Re: overseas work

Subject: Re: overseas work
From: Buck & Tilly Buchanan <writer -at- DHC -dot- NET>
Date: Mon, 14 Apr 1997 13:14:07 -0500

>I read your post to Susan and was intrigued by your comment about overseas contract work. I too am an independent, and because I am single now I have thought about going back overseas to work. It has been many years since I did that and I'm not sure what the situation is like now.

>Would you mind sharing some of the details of your work overseas with me? I live in Silicon Valley and have been a tech writer for over 20 years. Before that I worked in O&M at various military sites around the world. I worked for large defense contractors at that time, not as an independent.

> Thanks for any information you might care to share.
--------------------------------------------------------------

I have found that the biggest deterrent to getting an overseas job is
the reluctance to go after the job single-mindedly. Hoping for a
classified ad just doesn't work anymore, although from '75 to '82 that
was a good way to start.

Here's how we do it.

1. Decide where you want to go. That's based on probable job
availability and your requirement for net salary (what's left over after
taxes and living costs). On occasion we've ended up with less than
$1000 net for several months, but used the time and paid expenses to
find something better.

2. Get on line and find a place to stay for at least a month, possibly
two. Addresses from Singaporean Web pages got me my last housing
source. My message said, "I'm looking for a place to stay for a couple
of months while I visit S'pore. Need a bedroom for two and kitchen
priviledges. I'll pay US$250 per week for me and Tilly (that's about
1/3 what a hotel room would cost). If you know of someone who would be
willing to rent a spare room for that please let me know. I can provide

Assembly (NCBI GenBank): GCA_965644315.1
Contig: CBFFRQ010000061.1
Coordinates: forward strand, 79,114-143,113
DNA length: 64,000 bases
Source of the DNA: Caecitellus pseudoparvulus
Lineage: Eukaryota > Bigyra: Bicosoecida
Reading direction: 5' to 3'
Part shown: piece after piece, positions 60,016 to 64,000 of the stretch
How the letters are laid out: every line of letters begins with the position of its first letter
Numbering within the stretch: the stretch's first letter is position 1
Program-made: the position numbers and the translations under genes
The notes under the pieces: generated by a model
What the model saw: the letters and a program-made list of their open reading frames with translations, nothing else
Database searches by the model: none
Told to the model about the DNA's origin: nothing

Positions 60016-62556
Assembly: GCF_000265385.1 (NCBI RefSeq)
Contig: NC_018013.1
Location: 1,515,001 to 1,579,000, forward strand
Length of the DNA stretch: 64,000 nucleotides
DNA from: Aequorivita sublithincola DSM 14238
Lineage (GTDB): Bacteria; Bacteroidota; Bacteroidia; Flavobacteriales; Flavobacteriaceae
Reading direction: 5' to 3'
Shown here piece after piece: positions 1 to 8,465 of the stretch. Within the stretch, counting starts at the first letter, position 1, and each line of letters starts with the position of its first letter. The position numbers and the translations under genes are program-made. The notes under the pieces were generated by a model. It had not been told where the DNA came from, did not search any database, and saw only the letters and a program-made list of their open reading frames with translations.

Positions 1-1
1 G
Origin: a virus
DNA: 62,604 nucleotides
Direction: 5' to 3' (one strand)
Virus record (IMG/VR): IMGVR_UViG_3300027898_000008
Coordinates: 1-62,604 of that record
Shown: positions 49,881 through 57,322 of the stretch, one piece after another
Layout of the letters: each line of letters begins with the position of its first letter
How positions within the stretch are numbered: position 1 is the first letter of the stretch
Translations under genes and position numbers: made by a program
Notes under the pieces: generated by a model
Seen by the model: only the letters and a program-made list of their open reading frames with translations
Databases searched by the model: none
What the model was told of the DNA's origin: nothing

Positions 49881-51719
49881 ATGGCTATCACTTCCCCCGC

references if you wish." I sent about 50 messages like that and got
four affirmative replies. We plan to go in July '97.

Kitchen priviledges is an important perk most everywhere but S'pore. It
costs as much to eat in as out there, if you know where to go. We eat
in the "hawker stalls" at times when we don't want to cook in. Those
are sidewalk cooks (there are even parks where dozens of them
congregate) with a table or two in front of their stall and some camp
stools. The food is fabulous and they keep the area around them so
clean, you could eat off the sidewalk. Cheap, too. Easy to eat for
less that US$3 per person in 1996.

3. Try to obtain a couple of the local newspapers prior to leaving the
U.S.

4. Take a laptop and printer or plan to buy one when you get there.

5. Buy a ticket and go!

6. Start printing and firing off resumes and visiting manufacturers and
software publishers.

7. Try to have at least two marketable skills. Tech Writing and
Editing. Tech Writing and AutoCAD (that's mine). Whatever.

8. After arriving, spend at least two or three days per week touring
and just "meeting people" to see if you really would like to live there.
Hotel bars are great (whether you drink or not--we don't, but have
gotten two excellent jobs in S'pore from the bar/restaurant at the
Ladyhill Hotel--our favorite).

9. Try to visit other nearby countries while you're there for job
hunting (I've heard Malaysia is growing technologically and needs just
about every pubs skill). Not as much fun to live there as S'pore,
though.


That's an expensive but fun way to do it. Our last excursion was to New
Zealand and after five weeks, we decided not to work there because of
the high taxes and low pay. That trip (1996) cost us about $5k.
Starting a business is often the best way and you may find that easy to
do if the capital is available--or contracting with several companies.

I hope this will help. I'm putting it on the list because others may be
looking for similar advice.


Buck Buchanan
writer -at- dhc -dot- net
Arlington, TX

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